“I feel very happy, it is strange feeling with a spiritual atmosphere. It is very good spiritual atmosphere indeed,” said Tunisian pilgrim Afif Ghanmi, 58.
“I ask God for good health, safety and stability in all countries and Muslim nations. For my country Tunisia, God willing, it will get better economically, socially and politically,” Ghanmi said.
Pilgrims will stay until sunset before moving to Muzdalifa plain where they will gather pebbles to throw at stone columns symbolising the devil. The ritual stoning, known as Jamarat, marks the first day of Eid al-Azha, or the feast of sacrifice, which will be celebrated by Muslims across the globe on Saturday.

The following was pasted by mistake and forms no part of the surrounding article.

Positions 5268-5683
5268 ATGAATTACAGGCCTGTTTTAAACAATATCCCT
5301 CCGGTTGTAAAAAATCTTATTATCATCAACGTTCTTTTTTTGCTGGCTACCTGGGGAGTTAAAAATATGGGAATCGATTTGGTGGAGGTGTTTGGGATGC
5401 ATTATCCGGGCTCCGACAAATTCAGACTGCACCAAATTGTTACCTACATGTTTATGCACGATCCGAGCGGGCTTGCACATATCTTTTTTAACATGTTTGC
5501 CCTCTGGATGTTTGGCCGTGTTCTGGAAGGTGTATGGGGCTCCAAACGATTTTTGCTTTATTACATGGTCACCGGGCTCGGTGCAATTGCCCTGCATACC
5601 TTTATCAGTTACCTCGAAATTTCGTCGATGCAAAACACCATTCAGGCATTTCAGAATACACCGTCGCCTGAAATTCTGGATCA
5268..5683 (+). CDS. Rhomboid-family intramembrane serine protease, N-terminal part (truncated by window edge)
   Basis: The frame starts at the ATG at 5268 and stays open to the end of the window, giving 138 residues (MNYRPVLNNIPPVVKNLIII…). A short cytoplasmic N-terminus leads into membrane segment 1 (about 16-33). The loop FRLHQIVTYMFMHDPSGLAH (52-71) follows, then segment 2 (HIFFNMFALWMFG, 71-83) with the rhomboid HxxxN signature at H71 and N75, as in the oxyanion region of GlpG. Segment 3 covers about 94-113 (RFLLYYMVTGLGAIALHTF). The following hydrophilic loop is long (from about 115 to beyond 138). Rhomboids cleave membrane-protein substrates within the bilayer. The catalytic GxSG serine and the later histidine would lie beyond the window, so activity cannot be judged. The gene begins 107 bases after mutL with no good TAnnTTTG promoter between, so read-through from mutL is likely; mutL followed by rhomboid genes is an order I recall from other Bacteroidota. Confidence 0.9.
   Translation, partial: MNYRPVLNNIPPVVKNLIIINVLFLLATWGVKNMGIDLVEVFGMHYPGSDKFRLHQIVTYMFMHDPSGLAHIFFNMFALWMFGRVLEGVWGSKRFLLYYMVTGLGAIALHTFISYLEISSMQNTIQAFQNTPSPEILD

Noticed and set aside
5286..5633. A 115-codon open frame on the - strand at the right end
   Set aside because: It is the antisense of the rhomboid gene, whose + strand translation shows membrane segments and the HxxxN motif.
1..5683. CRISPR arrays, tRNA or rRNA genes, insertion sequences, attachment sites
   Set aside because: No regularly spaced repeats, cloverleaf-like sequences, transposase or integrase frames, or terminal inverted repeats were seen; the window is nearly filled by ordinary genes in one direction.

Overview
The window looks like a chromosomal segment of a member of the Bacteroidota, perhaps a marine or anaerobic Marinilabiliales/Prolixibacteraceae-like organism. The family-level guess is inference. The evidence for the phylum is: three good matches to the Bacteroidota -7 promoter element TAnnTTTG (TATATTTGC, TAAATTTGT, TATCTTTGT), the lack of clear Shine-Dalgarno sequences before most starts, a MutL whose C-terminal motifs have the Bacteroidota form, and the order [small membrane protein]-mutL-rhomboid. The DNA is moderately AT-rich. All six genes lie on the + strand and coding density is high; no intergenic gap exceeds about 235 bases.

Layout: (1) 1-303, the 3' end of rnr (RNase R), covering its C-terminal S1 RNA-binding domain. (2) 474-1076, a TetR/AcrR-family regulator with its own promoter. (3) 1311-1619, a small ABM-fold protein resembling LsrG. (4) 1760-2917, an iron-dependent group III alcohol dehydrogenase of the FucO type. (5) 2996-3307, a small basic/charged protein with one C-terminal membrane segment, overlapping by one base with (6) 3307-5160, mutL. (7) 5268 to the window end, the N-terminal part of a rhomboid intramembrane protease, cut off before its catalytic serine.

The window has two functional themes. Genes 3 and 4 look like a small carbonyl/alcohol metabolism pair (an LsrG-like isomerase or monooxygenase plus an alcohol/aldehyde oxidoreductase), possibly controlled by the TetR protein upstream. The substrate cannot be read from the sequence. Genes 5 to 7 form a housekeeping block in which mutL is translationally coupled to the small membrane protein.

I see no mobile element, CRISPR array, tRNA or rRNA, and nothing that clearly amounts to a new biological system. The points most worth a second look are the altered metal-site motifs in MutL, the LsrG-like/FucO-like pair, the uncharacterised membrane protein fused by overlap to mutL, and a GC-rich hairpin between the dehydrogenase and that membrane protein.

Saudi Arabia has said up to one million pilgrims, mostly from abroad, will attend the hajj season this year after two years of disruption caused by the Covid-19 pandemic during which the authorities allowed only Saudi residents to perform hajj.
In 2019, the last season before the pandemic, some 2.6 million pilgrims visited Islam’s two holiest sites in Mecca and Medina, and some 19 million attended umrah, a minor pilgrimage that can be performed at any time throughout the year.
Hani Jokhdar, an official at the Saudi health ministry, said authorities were using a monitoring system to watch for the spread of infectious diseases in order to anticipate any early health warning and carry out rapid intervention and support.
Security officers roamed among pilgrims as concrete walls topped with metallic bares protected restricted areas in the foothill of the Mercy Mount. Pilgrims, wearing government-issued wristbands with personal data barcodes, prayed with their arms held up towards the sky.
Others snapped selfies.
“Praise be God, our Lord, who made us perform hajj after years of trying,” said Farhana Amin, an Egyptian pilgrim.
“I couldn’t even dream of this.”